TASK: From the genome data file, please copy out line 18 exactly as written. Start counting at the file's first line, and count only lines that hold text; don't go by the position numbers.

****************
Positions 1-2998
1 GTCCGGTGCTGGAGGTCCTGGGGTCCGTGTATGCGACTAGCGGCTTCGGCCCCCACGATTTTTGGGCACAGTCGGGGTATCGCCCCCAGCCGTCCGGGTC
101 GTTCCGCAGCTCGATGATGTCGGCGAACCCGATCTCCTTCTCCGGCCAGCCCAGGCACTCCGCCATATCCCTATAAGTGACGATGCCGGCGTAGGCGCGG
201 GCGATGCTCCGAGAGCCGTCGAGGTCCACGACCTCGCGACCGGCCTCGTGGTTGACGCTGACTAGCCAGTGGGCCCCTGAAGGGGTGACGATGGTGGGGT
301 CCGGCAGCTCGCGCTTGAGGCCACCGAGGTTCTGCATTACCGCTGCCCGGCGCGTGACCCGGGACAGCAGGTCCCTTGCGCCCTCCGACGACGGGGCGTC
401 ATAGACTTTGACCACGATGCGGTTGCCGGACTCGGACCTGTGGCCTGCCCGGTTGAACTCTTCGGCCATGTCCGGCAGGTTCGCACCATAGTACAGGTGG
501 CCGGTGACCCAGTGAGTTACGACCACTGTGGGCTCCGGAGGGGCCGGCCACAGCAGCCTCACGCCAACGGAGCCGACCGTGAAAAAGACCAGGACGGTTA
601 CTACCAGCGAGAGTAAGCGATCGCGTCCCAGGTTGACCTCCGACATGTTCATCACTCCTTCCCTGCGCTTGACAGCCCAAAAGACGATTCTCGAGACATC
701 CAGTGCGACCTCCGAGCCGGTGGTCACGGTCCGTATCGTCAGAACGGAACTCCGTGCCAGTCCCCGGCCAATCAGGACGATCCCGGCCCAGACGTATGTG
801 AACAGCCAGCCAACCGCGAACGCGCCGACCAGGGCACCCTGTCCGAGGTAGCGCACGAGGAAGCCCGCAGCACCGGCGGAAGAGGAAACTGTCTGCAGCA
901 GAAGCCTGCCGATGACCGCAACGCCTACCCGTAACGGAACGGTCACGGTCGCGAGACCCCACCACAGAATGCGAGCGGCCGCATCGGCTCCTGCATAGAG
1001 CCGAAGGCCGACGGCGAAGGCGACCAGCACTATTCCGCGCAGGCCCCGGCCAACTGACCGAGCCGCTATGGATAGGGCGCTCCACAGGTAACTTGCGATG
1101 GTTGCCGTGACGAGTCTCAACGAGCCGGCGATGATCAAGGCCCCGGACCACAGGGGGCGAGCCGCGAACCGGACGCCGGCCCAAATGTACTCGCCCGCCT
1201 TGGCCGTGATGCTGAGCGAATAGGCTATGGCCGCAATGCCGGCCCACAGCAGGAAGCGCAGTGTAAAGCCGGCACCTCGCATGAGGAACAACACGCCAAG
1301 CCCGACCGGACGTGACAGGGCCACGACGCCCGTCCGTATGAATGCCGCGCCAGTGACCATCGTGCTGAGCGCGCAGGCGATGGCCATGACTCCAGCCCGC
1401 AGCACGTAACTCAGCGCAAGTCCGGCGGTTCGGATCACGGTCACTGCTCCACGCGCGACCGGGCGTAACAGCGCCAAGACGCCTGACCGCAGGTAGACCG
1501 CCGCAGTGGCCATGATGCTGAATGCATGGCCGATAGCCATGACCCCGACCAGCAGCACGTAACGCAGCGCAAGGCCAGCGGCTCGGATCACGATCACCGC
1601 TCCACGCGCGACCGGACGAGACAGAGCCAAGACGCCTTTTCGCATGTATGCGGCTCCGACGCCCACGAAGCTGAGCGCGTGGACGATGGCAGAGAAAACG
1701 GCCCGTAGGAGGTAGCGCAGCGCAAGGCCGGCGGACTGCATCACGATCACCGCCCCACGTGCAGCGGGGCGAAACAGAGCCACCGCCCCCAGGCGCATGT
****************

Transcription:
1601 TCCACGCGCGACCGGACGAGACAGAGCCAAGACGCCTTTTCGCATGTATGCGGCTCCGACGCCCACGAAGCTGAGCGCGTGGACGATGGCAGAGAAAACG